If the menu at Cross Eyed Katy’s seems a bit familiar, it’s because the location was formerly a Kinder’s BBQ. After purchase by a local family and being re-branded as an independent shop, it’s making a slow evolution toward its own identity. There are burgers, sandwiches and salads. There’s also a kid’s menu, and a few breakfast items. On a recent visit, I was focused on getting a slew of barbecue takeout to feed hungry folks at home.
With my focus set on smoked meats, I chose beef ball-tip ($9.98 per pound) and pulled pork ($10.98 per pound). They were out of brisket, so I settled for barbecue beef ($11.98 per pound). We rounded that out with ribs (a full rack for $23.95 or half for $12.95), chicken quarters ($3.95 each), and nearly every deli salad they offer ($2 for an eight-ounce cup).
Also known as bottom sirloin, the ball-tip cut of beef is adjacent to the tri-tip cut and is very similar in texture and flavor. The meat was moist, smoky and good even before adding sauce. Speaking of sauces, they were all quite tasty. We sampled mild, hot, extra hot and roasted garlic. The extra hot was really zippy, and the garlic had a touch of sweetness that worked to counteract any bitter notes—good stuff.
The pulled pork was what I would call adequate—not a lot of bark or flavor on its own, but probably good in a sandwich with plenty of sauce and slaw. The barbecue beef was OK, The smoke and bark gave it a decent flavor that still came through, even with a heavy dose of the mild sauce. The smoked chicken quarter was among the best I’ve ever had, with excellent spice rub, skin that wasn’t rubbery, and moist, flavorful meat. I didn’t bother putting sauce on it, because it was gone too quickly after the first bite. Similarly, the St. Louis style ribs had very good flavor on their own, smoked in the “gnaw it off the bone” style I prefer. The addition of spicy barbecue sauce to that meaty pork bone made for a tasty nosh.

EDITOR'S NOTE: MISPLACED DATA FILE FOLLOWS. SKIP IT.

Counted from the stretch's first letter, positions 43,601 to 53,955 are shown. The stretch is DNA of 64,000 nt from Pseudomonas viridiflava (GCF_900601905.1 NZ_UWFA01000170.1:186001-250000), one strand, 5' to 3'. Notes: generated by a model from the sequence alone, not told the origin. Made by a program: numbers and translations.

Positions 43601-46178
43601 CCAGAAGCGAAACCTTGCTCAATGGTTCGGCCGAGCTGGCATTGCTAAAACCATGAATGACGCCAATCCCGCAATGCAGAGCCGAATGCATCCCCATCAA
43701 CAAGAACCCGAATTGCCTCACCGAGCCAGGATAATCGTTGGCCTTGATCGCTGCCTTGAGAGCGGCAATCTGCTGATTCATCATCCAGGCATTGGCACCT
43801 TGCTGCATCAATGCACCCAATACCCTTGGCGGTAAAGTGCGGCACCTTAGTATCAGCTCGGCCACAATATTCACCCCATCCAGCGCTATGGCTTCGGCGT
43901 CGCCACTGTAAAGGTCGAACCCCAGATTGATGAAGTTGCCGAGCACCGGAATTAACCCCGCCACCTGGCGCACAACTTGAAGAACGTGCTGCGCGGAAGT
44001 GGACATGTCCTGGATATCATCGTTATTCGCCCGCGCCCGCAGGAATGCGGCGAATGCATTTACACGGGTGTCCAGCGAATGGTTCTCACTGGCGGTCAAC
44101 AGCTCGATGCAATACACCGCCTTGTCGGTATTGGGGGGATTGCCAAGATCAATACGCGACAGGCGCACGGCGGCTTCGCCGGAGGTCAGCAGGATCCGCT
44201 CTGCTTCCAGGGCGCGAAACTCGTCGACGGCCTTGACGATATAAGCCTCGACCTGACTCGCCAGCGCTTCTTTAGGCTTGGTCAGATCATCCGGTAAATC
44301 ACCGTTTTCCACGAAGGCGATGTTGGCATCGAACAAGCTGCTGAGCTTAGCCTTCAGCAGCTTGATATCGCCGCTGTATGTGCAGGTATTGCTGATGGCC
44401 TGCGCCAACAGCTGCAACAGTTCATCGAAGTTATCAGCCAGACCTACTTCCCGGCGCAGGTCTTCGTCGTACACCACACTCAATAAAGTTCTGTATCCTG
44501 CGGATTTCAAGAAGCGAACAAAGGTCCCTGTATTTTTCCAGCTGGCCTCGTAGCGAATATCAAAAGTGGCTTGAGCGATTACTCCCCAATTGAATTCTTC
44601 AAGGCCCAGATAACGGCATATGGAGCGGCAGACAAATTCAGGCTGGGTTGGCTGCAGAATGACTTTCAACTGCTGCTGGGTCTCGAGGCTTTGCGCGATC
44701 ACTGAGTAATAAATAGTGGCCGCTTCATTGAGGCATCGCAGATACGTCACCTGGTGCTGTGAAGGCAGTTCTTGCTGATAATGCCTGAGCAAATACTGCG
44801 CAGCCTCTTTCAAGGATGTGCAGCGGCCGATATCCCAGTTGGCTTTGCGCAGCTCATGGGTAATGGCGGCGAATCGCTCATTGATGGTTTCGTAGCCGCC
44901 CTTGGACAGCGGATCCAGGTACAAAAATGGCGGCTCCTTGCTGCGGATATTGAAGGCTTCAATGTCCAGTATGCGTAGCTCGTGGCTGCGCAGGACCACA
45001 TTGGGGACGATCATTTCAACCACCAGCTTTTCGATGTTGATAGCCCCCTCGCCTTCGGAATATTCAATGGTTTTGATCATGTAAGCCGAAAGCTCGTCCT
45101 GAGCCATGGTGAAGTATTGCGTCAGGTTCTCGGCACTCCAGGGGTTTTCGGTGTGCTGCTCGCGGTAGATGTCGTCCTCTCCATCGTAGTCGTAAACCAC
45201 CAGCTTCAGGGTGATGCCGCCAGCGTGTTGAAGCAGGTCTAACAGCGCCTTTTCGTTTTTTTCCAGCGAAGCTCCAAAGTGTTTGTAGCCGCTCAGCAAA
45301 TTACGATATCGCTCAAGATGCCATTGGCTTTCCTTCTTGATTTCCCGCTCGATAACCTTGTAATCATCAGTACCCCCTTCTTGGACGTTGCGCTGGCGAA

The sides included chopped cucumber with red onion and grape tomato in a mild vinaigrette, elbow macaroni in classic mayo sauce with a sweet aftertaste and bacon mac and cheese. We also tried broccoli florets with chopped grapes in a white dressing of neutral flavor, a very basic potato salad, cole slaw, and a three bean salad that wasn’t half bad. The macaroni and potato salads were both of the sweet variety and could have used more salt. The mac and cheese was a little soupy, but the bacon made it work. The slaw really needs more vinegar snap and a touch of salt, and I was frankly surprised at how well that fruit and broccoli combo worked. Don’t knock it ’til you’ve tried it.
All the meats mentioned here are available as combo plates and sandwiches. Most of the pre-seasoned meats are available for retail purchase for grilling at home. I’m no slouch at the grill, but in this instance I’ll leave the cooking to professionals and return for another taste of that perfect chicken and ball-tip roast—so, so good.